We had so many “to do” or “do now” opportunities. We had so much history and culture learning and education experiences. We were not blind to the irony of our service during the Indigenous People/Columbus Day observances (at home and in the DR). It was not lost on us that we were meeting in Columbus Park for our Santiago art/history walking tour.

We learned and lived and engaged and built lasting relationships in a relatively short period of time.

Our world is complex. Our work is complex. Our past is complex.

In order that we support and facilitate the support for teachers and students to create conditions for a sustainable and globally connected world, we must get out of our safe and small circle of our worlds at home and jump out of comfort zones and live, learn, do, think, be open minded to change, and to lead.

With experiences in the educational, social, cultural, artistic, political, geographic, environmental, and service genres (and more), I simply say Thank YOU to all who put in so much effort to create the spaces where we and I could enhance ourselves and our worlds.

Here’s to the next time … truly we are all unfinished! Opportunities like this help us frame our paths to become the next versions of ourselves.

For nearly 30 years I have been serving public education and schooling in suburban Chicago, Illinois, USA. I’ve been a public school superintendent for 12 years (so far). Each year, each job/role, each child for whom I lead, each adult with whom I lead, each family I serve, each community I serve — each one enhances my sense of self and my body of work. My answer to the call of duty in an ongoing and unfinished, never ending cycle of service is to serve, to lead, to push myself and to make my wife, my children, and my community proud and respectful.

Proud and grateful to sponsor partners

 

 

 

 

 

 

 

 

Reflections from Dominican Republic – IASA Global Service Trip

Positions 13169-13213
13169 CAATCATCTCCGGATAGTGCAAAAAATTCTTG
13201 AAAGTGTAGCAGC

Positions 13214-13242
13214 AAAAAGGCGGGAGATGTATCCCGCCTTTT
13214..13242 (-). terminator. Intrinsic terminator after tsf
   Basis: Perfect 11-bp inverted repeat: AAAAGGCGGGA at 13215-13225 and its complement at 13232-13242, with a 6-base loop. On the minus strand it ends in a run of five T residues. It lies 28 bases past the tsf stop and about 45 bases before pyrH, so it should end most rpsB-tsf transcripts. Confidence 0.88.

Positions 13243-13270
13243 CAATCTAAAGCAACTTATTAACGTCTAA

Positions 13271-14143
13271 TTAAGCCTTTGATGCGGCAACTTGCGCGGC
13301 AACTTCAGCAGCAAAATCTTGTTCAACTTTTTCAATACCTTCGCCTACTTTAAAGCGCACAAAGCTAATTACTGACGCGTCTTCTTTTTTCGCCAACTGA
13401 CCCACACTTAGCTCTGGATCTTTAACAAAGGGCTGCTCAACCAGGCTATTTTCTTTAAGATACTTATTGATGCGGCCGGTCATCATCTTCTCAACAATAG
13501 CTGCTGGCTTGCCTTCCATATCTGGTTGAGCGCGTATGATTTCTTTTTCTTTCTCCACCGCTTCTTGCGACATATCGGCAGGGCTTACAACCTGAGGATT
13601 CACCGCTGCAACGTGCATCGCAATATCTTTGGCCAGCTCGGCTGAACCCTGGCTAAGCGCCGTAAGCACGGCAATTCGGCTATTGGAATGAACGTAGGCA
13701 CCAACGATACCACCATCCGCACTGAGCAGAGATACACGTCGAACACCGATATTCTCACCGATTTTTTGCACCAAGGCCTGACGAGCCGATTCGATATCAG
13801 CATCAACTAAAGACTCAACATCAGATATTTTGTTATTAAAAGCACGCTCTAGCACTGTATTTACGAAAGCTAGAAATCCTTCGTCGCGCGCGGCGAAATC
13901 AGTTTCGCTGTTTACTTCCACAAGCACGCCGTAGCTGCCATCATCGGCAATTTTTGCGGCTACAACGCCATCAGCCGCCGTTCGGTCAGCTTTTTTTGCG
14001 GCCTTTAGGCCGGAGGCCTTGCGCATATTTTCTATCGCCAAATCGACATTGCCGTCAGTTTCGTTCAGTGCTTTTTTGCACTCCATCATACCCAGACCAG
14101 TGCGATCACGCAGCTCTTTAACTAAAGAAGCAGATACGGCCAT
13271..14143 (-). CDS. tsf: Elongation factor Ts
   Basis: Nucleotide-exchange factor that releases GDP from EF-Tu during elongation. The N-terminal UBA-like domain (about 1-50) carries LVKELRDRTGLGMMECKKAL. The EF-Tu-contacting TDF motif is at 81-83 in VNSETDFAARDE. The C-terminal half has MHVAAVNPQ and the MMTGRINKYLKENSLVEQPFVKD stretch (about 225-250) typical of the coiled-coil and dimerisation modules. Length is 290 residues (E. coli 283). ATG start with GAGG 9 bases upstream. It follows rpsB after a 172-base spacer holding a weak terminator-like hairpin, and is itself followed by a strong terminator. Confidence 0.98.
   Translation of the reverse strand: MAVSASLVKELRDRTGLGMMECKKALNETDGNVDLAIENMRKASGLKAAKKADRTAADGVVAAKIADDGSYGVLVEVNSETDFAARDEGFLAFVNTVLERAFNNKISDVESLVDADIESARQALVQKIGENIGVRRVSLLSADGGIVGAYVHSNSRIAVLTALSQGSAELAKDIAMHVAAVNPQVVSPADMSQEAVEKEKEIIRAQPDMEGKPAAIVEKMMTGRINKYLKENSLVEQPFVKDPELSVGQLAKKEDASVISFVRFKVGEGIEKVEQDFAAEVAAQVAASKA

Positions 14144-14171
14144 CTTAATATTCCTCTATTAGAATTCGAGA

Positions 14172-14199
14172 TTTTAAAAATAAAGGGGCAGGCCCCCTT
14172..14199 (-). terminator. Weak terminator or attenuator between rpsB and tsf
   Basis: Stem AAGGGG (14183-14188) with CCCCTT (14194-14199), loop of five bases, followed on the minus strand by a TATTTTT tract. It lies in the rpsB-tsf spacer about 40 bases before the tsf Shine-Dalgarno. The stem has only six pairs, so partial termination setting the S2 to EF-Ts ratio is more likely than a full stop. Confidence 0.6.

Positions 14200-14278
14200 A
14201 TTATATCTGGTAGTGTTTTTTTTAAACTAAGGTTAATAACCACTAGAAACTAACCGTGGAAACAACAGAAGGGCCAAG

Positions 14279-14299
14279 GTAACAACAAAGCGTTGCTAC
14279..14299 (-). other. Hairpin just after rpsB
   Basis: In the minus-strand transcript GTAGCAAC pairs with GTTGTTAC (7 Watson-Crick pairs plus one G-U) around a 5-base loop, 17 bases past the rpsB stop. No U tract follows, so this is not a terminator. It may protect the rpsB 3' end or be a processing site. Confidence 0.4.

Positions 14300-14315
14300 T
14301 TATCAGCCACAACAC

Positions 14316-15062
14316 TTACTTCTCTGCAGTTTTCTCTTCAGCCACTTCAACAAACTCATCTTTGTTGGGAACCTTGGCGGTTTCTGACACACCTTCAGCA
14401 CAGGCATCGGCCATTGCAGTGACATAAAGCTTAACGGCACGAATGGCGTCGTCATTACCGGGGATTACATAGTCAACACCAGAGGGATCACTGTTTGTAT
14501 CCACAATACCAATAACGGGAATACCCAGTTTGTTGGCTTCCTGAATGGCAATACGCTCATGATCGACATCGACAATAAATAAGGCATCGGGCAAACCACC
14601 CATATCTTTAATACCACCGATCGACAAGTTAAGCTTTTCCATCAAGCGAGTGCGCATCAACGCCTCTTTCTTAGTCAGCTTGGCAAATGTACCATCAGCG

IASA Global Service Trip 2021-Blog Post 1

Cabarete, Puerto Plata, Dominican Republic

Cabarete, Dominican Republic 1,851 miles from Highland Park, Illinois

October 2021

As our world heads out of the restrictive nature of the recent years, and as our school district re-energizes and re-commits to student educational access and excellence in education for each child, every day, I’m beyond grateful that I have had the opportunity to join a recent trip to another country to learn the culture, history, sociology, teamwork, global interconnection, education (of course) and much, much more. Together with a member of my school district’s Board of education, and with leaders from all across the state of Illinois (Cairo, IL to Zion, IL and all parts in between), our lives were forever changed and opportunities for students across Illinois and throughout the Dominican Republic will be impacted for years to come.

In 2018 thirty strangers agreed to participate in international service, culture, and leadership trip called the Illinois Association of School Administrators (IASA) Global Service Trip. The trip was delayed twice due to the impact of the global pandemic. Thanks to incredibly generous and supportive business partners, the cost per person was minimal, and thanks to an international educational tour company, the world-class tour, trip, adventures, experiences, reflections, expertise, travel, fellowship, new friendships, shared love for our calling to serve and to educate, and the overall service-learning was among the best I have experienced.

Understanding I will likely leave out details, miss a detail or two or three, to the degree possible, I’m making an effort to share in this blog a documentary accounting and “editorial” in this blog post and some follow-up posts as well.